Youngstown, Ohio, known in the early 1900’s as the center for steel production and located in the region of the United States known as the Rust Belt. The establishment of the steel mills made this a popular destination for immigrants, causing both a population and manufacturing boom.
In response to this increase, in March of 1913, a Charter was issued by the authority of the Executive Council of the International Union of Elevator Constructors for the establishment of the Youngstown Chapter, Local 40. This Chapter was established to serve the areas of northeast Ohio and western Pennsylvania.
By 1930, Youngstown’s population was 170k and was the 45th largest city in the United States. From 1920-1960, Youngstown was known as an important industrial hub and featured massive furnaces and foundries. But Youngstown, unlike other Rust Belt cities, never diversified so when the economic changes forced plants in the area to close, there were few alternatives for industry.
Akron, Ohio, known in the early 1900’s as the Rubber Capital of the World and also located in the area of the United States known as the Rust Belt. The rubber industry brought thousands of workers, immigrants and executives to the area. Rubber manufacturers built neighborhoods to house their workers. At this time, the city was headquarters to four major tire companies.
Again, the IUEC responded and, in April of 1917, a Charter was issued by the authority of the Executive Council of the International Union of Elevator Constructors for the establishment of the Akron Chapter, Local 45. This Chapter was established to serve the areas of northeast Ohio.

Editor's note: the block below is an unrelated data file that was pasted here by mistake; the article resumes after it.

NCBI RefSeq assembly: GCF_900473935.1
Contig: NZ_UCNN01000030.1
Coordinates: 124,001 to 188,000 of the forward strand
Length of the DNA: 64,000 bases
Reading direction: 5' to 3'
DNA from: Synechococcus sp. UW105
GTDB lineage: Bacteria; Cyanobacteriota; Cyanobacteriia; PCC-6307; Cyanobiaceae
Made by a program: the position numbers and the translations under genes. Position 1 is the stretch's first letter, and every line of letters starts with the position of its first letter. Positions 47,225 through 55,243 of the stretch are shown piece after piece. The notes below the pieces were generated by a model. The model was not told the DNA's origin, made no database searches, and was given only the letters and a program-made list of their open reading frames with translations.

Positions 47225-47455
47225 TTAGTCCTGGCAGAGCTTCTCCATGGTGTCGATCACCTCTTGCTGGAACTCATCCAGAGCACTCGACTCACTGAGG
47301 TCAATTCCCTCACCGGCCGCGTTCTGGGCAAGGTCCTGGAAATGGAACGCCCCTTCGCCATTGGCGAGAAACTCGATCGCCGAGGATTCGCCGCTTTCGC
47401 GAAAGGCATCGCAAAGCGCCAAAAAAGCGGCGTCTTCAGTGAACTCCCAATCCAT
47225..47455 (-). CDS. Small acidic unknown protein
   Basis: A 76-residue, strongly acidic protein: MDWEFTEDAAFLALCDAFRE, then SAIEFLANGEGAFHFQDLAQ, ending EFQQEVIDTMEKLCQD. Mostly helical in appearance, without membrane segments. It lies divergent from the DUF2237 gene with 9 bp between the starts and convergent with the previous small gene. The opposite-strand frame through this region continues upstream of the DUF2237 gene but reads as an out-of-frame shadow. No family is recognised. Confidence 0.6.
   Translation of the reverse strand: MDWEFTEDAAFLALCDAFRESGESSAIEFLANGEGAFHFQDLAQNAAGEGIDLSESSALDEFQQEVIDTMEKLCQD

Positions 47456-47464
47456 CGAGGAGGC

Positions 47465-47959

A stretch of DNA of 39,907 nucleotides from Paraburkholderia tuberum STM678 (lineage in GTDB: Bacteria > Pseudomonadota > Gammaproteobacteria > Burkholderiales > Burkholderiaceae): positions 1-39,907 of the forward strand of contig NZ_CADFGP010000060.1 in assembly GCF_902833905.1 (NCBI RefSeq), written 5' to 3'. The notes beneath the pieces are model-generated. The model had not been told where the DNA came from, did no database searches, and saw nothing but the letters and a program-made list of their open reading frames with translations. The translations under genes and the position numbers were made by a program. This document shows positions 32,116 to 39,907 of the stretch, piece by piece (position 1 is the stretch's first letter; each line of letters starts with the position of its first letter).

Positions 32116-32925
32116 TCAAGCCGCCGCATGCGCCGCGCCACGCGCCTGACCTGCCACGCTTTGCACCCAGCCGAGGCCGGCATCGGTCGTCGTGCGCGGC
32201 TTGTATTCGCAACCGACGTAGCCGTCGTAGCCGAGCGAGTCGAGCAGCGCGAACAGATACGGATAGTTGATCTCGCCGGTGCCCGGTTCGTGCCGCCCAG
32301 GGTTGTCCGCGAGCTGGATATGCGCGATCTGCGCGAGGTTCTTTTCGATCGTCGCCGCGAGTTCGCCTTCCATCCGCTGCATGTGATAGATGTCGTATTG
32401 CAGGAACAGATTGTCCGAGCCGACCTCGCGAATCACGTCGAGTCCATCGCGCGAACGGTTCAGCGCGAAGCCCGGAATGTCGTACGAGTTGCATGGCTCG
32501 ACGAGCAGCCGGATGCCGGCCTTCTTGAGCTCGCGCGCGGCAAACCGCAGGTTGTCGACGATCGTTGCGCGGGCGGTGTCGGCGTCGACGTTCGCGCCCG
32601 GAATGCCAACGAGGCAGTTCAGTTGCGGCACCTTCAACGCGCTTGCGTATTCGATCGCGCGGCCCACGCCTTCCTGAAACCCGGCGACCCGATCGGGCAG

The decade of 1910 lauded Akron as America’s fastest growing city with over a 200% increase in population. Akron had 208k citizens with nearly one third of the population immigrants. The 1950s and 1960s created a surge in manufacturing in response to the automobile industry. By the 1990’s, there was only one rubber manufacturing plant left headquartered in Akron.
The next 70 years included the inductions and retirements of many brothers, officers, and business agents. In 1987, realizing the need to respond to the decrease in manufacturing and building coupled with decreased housing, the Local 40 and 45 considered their options for remaining viable. In August of 1987, 28 Local 40 members merged with the 66 Local 45 members and kept the Local 45 Charter.
Today, the territory covered by the two unions includes 15 of the 88 counties in Ohio and two in Pennsylvania. Local 45 has 82 members and the office is located in Kent, Ohio.